Farther away, a press conference is scheduled for 1 p.m. today at the Penobscot Indian Island Reservation, near Old Town, where tribal leaders are expected to elaborate on their decision to withdraw their representative to the Maine Legislature. The Penobscot, along with the Passamaquoddy, cited a growing rift between the state and tribes in pulling back their delegates Tuesday.
As always, make sure you’re signed up to receive this Daily Brief in your email inbox every morning. — Mario Moretto.
Collins to tour BIW, Portsmouth Naval Shipyard with U.S. labor chief today
U.S. Labor Secretary Thomas Perez will be in Maine today to tour Bath Iron Works and the Portsmouth Naval Shipyard in Kittery, following an invitation from the state’s senior U.S. senator, Republican Susan Collins.
The purpose of the trip is to “see firsthand the success of Maine’s strong workforce training programs” at the two shipyards, according to a news release from Collins’ office. Perez and Collins will hold brief press conferences in Portland at noon and in Kittery at 4:45 p.m.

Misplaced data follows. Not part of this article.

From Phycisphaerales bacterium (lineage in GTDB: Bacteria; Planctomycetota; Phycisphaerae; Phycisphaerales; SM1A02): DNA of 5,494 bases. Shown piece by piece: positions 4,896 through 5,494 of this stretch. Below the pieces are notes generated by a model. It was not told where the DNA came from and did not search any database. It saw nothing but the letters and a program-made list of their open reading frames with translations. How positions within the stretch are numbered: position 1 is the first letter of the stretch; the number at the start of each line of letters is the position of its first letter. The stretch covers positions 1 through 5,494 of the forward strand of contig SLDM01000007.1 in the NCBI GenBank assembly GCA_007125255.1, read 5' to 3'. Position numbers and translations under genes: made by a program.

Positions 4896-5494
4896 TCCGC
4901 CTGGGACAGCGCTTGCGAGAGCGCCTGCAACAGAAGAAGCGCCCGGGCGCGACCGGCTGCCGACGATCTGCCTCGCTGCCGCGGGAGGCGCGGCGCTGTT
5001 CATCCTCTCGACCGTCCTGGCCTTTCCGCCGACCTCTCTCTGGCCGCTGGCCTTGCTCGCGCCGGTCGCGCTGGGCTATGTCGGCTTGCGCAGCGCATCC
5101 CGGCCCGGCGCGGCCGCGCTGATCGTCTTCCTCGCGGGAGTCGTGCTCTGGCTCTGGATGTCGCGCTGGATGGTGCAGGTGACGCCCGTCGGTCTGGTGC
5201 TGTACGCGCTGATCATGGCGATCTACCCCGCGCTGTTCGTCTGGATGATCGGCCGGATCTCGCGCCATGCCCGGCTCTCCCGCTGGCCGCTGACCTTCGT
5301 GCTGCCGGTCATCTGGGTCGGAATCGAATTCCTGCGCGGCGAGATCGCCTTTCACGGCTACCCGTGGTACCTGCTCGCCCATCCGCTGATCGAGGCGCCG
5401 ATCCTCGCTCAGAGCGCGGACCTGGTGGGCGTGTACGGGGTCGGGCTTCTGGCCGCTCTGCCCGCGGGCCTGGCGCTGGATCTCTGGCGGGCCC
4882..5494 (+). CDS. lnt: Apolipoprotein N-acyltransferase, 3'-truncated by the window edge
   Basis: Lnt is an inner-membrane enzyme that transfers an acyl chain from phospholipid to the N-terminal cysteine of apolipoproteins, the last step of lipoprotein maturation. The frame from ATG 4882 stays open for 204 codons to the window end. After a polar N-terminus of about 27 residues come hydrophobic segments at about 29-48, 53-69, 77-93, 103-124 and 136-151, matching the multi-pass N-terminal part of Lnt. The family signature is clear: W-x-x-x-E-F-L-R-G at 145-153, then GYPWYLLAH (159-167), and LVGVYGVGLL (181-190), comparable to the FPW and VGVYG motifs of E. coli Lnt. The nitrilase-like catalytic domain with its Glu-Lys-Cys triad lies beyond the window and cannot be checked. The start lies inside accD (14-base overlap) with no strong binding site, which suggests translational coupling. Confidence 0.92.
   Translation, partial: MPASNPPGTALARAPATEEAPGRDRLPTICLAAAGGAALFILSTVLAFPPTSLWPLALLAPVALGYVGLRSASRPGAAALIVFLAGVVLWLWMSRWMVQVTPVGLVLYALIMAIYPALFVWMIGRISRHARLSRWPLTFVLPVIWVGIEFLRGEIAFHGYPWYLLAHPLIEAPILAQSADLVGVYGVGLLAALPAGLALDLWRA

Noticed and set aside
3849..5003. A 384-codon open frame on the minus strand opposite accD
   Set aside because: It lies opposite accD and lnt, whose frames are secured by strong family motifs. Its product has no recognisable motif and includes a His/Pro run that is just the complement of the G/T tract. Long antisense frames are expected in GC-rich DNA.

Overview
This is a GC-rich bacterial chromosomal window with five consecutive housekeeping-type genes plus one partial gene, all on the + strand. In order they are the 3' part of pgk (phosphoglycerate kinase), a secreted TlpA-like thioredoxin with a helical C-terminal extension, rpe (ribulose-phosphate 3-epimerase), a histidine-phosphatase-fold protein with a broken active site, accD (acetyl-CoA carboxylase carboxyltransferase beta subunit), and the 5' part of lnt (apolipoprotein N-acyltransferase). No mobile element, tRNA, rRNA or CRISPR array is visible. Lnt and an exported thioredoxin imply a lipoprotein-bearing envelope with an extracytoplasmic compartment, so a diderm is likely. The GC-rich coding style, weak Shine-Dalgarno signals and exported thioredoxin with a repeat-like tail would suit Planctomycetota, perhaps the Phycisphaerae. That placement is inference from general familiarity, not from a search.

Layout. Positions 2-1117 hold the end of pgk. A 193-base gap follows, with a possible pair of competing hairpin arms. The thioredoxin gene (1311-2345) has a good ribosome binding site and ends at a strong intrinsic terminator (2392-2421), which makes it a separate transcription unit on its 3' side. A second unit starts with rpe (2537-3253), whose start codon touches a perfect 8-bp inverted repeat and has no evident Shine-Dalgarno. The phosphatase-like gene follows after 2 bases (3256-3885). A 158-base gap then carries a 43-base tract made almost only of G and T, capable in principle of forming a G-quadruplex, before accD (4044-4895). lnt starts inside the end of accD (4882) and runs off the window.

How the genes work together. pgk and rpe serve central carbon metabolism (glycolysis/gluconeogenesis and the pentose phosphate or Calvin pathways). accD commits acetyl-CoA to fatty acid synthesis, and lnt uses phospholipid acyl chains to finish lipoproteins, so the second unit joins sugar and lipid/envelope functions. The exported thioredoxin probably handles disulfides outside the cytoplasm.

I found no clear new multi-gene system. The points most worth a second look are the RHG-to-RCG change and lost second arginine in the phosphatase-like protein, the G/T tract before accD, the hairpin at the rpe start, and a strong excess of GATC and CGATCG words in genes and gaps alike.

The visit comes at a time of increasing tensions between BIW and its largest union, which has accused the company of violating its members’ contract. The union, Machinists’ Local S6, is gearing up for what’s expected to be tough contract negotiations as the shipyard’s new presidents seeks to outsource some labor and cross-train employees.
Local S6 endorsed Collins in her re-election bid last year. — Mario Moretto.
Local school boards to lobby for increased school aid
The Maine School Management Association is hosting local school board members from across the state on Wednesday, who will descend on Augusta to ask lawmakers to increase spending on general purpose aid for schools in the biennial budget.
While it hasn’t gotten as much attention as other budget items, such as tax reform, GPA is one of the remaining sticking points as budget negotiators on the Appropriations Committee continue their efforts to hammer out a deal by the end of this week.
The governor’s budget proposal would effectively flat-fund GPA at the current level of around $900 million annually. Local officials have said that’s not enough.